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LIS 1311 Fall 2004: Lecture 5 a Classification Of IT Applications
Outline 1. Programs, Systems & Applications 2. Application Coverage 3. Classification Of IT Applications • By System Architecture • By Scope or Degree of Integration • By Functional Or Industry Domain • By Functional Level • By Content Type • By Computational Focus 4. Trends
Programs, Systems & Applications • A program is a sequence of instructions which can be executed by a computer to accomplish some function. • An information system is a set of processes, information stores and information flows, manual or computerized, which are intended to perform an integrated function. • An information technology application (often called a “software system” or “automated system”) is a set of programs, files and/or database(s), which are intended to perform an integrated function as an information system or part of a larger information system.
Application Coverage 1. Most companies move and process a lot of information; that is, they are to some extent information systems: • in a manufacturing company ~30%of the staff time is devoted to information processing; • in a bank or insurance company ~90+%of the staff time is devoted to information processing; 2. To the extent that an ‘information worker’s’ tasks are repetitive, rule-based and ‘algorithmic’ they can be captured in software and done by a computer. Conversely, to the extent that these tasks involve the recognition of novelty, inter-personal negotiation, creative problem solving, and decision making under uncertainty, they cannot be entirely delegated to software.
Systems Architecture: Generations • First Generation Early Computing (40’s 50’s) Centralized, Batch Processing Systems – • Second & Third Generation-Mainframe computing (60’s-70’s): – – • Networked terminals transistors (second) integrated circuits (third generation) Fourth Generation: Personal computing, local and remote networks. – LAN’s extended to constitute the Internet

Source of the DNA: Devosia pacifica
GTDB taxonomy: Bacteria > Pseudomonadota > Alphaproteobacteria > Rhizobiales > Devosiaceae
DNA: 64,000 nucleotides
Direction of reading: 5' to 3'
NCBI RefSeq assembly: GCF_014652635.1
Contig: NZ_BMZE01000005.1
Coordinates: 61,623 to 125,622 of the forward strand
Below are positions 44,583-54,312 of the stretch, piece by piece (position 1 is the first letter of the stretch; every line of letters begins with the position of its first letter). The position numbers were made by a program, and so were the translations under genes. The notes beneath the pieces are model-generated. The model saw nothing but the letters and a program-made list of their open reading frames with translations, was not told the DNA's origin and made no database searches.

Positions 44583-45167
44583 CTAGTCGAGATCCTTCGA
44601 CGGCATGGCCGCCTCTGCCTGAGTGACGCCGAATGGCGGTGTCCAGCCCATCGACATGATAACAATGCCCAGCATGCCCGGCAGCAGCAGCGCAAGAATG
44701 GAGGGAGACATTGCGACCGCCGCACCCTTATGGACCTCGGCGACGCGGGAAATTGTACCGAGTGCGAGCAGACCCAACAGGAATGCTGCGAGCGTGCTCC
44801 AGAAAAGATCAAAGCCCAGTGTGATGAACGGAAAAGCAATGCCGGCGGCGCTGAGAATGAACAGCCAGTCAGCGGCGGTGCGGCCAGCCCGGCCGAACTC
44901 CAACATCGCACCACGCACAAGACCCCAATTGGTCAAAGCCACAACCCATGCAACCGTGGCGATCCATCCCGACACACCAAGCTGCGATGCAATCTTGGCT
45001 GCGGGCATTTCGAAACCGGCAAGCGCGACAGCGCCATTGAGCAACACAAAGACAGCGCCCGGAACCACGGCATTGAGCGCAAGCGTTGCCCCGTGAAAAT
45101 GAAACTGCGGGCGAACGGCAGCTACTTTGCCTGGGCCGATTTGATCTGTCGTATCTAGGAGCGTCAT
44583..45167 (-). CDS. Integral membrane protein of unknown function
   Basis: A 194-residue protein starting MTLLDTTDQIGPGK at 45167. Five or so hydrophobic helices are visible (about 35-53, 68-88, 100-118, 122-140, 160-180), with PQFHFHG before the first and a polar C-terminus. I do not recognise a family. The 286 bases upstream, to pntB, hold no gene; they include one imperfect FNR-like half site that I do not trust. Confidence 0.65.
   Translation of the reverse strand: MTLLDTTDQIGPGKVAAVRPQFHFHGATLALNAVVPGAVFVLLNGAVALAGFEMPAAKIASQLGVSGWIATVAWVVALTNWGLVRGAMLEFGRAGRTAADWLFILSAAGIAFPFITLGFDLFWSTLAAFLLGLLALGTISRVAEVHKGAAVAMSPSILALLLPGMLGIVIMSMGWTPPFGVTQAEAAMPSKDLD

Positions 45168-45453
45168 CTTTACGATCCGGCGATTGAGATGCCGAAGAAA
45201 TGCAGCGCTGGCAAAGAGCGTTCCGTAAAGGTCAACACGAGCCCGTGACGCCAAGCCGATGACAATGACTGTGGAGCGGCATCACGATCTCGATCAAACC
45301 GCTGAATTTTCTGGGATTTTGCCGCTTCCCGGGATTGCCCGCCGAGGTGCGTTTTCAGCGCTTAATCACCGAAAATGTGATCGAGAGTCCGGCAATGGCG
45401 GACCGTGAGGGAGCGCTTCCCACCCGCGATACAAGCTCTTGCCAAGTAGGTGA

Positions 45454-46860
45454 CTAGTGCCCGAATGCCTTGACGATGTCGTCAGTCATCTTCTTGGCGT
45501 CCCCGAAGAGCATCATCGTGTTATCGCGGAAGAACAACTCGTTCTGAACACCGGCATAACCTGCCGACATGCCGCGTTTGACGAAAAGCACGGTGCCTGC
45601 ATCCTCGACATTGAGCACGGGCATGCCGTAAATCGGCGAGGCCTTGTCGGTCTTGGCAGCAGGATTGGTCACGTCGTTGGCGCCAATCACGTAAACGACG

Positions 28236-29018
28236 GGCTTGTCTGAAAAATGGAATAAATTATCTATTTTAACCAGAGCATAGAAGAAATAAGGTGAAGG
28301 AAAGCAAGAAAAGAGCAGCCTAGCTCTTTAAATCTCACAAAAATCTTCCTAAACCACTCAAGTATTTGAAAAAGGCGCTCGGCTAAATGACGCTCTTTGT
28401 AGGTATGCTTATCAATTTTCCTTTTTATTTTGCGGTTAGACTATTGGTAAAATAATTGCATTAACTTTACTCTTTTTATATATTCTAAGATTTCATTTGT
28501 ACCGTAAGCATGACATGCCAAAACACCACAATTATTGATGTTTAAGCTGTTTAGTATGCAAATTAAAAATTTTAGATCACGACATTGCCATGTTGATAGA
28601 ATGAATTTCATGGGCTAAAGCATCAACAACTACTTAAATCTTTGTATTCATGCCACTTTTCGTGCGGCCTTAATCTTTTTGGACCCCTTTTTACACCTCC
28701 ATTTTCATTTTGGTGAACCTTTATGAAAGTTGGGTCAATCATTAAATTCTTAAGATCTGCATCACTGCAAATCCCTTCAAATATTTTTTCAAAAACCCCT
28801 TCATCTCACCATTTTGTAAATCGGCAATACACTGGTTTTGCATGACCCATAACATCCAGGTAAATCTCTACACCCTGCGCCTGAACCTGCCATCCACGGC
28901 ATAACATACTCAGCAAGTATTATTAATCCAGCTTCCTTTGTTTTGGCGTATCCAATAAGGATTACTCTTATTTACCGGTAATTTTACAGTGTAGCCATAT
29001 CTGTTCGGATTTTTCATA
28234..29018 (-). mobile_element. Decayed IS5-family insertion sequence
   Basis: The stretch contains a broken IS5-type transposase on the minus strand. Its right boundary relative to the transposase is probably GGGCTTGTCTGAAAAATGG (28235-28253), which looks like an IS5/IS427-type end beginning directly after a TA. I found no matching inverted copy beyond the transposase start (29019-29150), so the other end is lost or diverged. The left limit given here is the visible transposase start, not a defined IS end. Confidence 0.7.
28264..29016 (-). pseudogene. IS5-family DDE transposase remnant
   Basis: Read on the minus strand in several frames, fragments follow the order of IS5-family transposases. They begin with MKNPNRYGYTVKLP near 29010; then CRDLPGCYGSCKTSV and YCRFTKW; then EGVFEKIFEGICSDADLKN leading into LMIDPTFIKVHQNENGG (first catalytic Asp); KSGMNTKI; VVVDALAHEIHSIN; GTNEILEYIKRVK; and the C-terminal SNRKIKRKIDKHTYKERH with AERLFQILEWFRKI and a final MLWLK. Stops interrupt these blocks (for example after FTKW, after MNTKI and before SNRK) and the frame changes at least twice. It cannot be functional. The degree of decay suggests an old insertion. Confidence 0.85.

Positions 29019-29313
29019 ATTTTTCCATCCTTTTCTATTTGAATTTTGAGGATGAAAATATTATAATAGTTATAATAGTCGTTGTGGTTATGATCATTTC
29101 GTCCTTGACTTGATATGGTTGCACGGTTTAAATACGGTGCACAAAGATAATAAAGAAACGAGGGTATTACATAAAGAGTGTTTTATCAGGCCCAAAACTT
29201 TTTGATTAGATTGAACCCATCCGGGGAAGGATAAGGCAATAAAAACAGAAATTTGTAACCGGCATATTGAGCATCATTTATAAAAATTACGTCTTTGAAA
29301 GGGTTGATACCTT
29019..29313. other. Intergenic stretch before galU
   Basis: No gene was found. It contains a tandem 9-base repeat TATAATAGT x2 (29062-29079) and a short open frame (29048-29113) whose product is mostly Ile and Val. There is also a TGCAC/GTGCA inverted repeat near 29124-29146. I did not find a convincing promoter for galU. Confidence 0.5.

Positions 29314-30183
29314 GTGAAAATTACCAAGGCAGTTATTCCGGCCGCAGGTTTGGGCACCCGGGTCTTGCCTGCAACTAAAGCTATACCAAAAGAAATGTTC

Systems Architecture: Generations • Fifth Generation: – The PC is replaced by portable devices and information appliances, that have less computing power, but that are cheaper and easier to use. – Servers use Web Services, exchanging & operating on messages containing either document-oriented or procedure-oriented information. Note: the diagrams shown here are not network configurations (e. g. star, token ring), but more general architectures. All LANs today are use a star configuration, including WIFI LANs.
5 th Generation: Web Services? • Web service is a software system designed to support interoperable machine-to-machine interaction over a network. • Uses HTTP to transmit both information and commands, encoded in XML • Disadvantage: HTTP is stateless. • Discussion?
Web Services, con’t • SOAP: basic messaging framework using XML and HTTP • WSDL Web Services Description Language: describes the public interface of the service • UDDI: Universal Description, Discovery, and Integration: A platform-independent, XMLbased registry for businesses worldwide to list themselves on the Internet
Current: 3 -Tier Web Architecture 1. Database Tier: relational database MSAccess, My. SQL, Oracle, SQL Server; located on a SERVER. 2. Middle Tier: software that makes the database securely available on the Web ODBC: Open Data. Base Connect & one of: – php (); ASP (active server pages); ZOPE; Cold Fusion, etc. 3. Client Tier: Browser Data is passed back and forth between these tiers or components, basically in the form of search requests and results.
Scope/Degree Of Integration Classification 1. Individual Use Systems • Personal productivity (e. g. Word, Excel, etc. ) • Specialist productivity (e. g. engineering, software, etc. ) 2. Departmental Systems • Productivity and shared information for a department • Often single applications for one department, accessed by other departments (e. g. HR) e. g. registration system, library system, course management system 3. Enterprise Systems • Productivity and shared information across many departments in an entire (perhaps world-wide) organization (e. g. order-inventory-production-purchasing) e. g. integrated “Web portal, ” “My U of T”
Sidebar on Integration In the 1970’s it was thought possible for an organization to design and build fully integrated information systems around one or more conceptually integrated databases. The technology of the time could not support this: - expensive hardware, limited capacity - limited ability to design and build integrated systems - limited understanding of how to design for change Also, organizations aren’t strictly hierarchical and don’t behave in logically integrated ways, and they change rapidly. Therefore, numerous, more or less independent systems grew up in most organizations dealing providing separate applications to different functional areas or process chains. These were often ill-coordinated, and built with a focus on software requirements not the overall needs of the organization.